Millennials, or Generation Z (call the young folk what you will), we are always being told are the online generation. Digitally native and incredibly social, yes they are, but what aspects of their lives are actually ‘offline?’ Very little it would appear.
The rise of the ‘cheeky Nandos’ epitomises this. While eating-out is widely considered an ‘offline’ activity, the level of tweets, snapchats and now, news articles indicate how offline activities are being absorbed by an ever connected generation.
Even the idols of young people are changing, with a shift to them admiring online personalities. Naturally they still show interest towards traditional celebrities, yet you only have to look at the huge fan bases of YouTube super users to see perceptions have changed. Young people are preferring to spend time with idols they can relate to, and who they can engage with directly.
Vlogging appears to be gaining continued traction due to its spontaneity, with vloggers themselves truly valuing their fans and the engagement they bring. By receiving on-the-spot feedback, vloggers can be agile and responsive to what engages their fans, knowing full well if they miss the mark, their subscribers will simply vote with their feet, or their fingers.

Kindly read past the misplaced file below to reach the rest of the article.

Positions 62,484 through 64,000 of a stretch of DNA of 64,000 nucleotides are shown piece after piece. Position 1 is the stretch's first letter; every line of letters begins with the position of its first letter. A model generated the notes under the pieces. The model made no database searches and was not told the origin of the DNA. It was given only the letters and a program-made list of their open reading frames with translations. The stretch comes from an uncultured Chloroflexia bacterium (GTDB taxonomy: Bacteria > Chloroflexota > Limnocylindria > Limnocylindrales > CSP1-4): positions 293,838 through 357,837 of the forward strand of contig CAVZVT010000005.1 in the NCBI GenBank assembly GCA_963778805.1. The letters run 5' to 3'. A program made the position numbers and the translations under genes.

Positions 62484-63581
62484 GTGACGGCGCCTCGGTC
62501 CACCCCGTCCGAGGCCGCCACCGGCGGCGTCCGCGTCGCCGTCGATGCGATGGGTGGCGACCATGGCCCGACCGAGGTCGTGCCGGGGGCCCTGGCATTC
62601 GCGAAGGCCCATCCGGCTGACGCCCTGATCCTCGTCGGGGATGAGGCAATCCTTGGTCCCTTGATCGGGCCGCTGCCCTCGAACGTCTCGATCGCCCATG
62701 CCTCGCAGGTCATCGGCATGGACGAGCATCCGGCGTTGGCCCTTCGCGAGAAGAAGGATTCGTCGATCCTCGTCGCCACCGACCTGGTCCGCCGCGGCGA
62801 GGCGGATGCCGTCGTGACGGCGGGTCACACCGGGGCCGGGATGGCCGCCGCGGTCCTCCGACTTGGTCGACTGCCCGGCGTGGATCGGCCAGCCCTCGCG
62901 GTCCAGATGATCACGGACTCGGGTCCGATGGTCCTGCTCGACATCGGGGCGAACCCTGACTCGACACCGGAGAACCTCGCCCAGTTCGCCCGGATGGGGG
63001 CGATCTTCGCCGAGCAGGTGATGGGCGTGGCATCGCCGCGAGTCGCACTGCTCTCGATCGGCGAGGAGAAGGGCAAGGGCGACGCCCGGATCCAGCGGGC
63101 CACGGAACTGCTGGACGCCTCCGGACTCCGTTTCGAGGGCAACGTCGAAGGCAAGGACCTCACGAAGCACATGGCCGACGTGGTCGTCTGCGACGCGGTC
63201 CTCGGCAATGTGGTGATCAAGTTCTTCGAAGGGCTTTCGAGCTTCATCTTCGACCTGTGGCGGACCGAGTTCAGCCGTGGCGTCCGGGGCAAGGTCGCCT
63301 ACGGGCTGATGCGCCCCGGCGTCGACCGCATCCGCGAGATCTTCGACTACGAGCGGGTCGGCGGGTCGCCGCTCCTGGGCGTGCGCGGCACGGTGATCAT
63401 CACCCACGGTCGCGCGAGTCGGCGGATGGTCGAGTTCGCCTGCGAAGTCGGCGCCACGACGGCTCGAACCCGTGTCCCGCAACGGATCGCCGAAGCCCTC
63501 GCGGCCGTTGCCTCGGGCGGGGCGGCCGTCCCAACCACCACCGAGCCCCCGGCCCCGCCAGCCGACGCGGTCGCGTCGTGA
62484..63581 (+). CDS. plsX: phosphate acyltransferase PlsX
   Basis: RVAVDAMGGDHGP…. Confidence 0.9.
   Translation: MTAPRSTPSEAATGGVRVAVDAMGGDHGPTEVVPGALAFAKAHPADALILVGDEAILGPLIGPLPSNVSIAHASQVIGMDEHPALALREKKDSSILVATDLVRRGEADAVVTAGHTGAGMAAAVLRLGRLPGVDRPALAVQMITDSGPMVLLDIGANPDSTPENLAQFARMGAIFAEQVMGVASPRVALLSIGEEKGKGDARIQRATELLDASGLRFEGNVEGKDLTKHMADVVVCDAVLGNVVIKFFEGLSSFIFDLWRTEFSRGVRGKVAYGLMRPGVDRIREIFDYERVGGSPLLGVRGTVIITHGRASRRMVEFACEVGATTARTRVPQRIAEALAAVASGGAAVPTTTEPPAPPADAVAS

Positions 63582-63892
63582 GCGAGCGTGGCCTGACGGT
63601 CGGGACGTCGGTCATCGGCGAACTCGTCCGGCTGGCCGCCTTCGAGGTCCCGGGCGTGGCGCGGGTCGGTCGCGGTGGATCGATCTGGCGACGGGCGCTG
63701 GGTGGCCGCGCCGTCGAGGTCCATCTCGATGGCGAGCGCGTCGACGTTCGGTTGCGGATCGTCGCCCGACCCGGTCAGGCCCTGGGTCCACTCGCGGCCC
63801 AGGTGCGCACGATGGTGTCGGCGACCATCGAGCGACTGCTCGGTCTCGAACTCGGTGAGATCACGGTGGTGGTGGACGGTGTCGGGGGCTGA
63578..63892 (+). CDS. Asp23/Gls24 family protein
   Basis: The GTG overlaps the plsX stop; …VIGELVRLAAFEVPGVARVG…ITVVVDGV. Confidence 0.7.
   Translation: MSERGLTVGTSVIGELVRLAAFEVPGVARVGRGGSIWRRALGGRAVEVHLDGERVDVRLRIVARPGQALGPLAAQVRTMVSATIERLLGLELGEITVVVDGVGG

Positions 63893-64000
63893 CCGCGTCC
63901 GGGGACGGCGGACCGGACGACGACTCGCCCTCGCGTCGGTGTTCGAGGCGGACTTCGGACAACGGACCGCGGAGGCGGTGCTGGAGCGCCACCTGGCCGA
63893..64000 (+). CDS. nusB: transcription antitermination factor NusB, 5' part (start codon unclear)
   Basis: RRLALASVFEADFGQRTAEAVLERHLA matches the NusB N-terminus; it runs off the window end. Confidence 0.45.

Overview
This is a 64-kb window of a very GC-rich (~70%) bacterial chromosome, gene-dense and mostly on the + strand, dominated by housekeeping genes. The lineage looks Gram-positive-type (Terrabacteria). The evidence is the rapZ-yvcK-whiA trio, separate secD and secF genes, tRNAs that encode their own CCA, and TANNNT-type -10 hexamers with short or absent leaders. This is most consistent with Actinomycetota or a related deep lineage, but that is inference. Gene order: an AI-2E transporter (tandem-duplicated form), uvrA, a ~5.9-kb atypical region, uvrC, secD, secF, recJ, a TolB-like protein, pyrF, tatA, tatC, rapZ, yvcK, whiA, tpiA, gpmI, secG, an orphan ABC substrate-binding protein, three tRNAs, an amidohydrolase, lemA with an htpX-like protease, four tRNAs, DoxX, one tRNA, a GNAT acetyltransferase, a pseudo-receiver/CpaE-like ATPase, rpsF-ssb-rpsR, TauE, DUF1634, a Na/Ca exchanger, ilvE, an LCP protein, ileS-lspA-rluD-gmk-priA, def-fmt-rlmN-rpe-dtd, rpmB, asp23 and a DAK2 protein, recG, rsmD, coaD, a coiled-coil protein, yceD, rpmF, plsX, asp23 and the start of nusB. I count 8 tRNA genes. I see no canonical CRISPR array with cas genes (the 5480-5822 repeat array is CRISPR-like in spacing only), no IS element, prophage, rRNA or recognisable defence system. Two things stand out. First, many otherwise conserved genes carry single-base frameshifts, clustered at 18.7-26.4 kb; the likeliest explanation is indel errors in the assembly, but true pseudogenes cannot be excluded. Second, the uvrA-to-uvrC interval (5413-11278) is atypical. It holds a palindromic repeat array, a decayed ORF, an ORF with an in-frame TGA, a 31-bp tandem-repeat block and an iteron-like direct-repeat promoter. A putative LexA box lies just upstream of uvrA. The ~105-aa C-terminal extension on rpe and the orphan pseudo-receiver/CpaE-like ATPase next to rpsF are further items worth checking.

Alarm bells might not be ringing for many household brand names just yet, but young peoples’ habits and desires have changed forever. Take the recent finding that 78% of millennials are more inclined to spend money on an experience over something desirable. Brands are now faced with the challenge of creating experiences, as well as selling products. Personally I think this is an exciting shift in perspective, but one that means brands need to take a more holistic approach to how they view their role in society.
Uber have done this brilliantly. They have taken stock that they are not simply a 21st Century taxi company, instead they have identified the importance they play in getting people to and from experiences. Not to mention here is a brand that has capitalised upon the blurred lines of on and offline. Their holistic viewpoint is reiterated in their recent campaign ‘Uber Live’ showcasing them as part of a customer’s gig experience, be it getting to a gig or returning home after a meal with friends. Uber are proving that they are part of our social experiences.
The crux of it is the world we live in will continue to become more connected, and that for the next and younger generations the chances are everything they do will have a digital element to it. Even ‘twosies’ are being sent across social channels – for the record I’m not one of the distributors. I only hope that as we become more digitally connected we are able to remain connected as human beings, and not lose the desire to live for a moment. Sure it is important to capture a moment and share it, but sometimes we just need to savour an experience.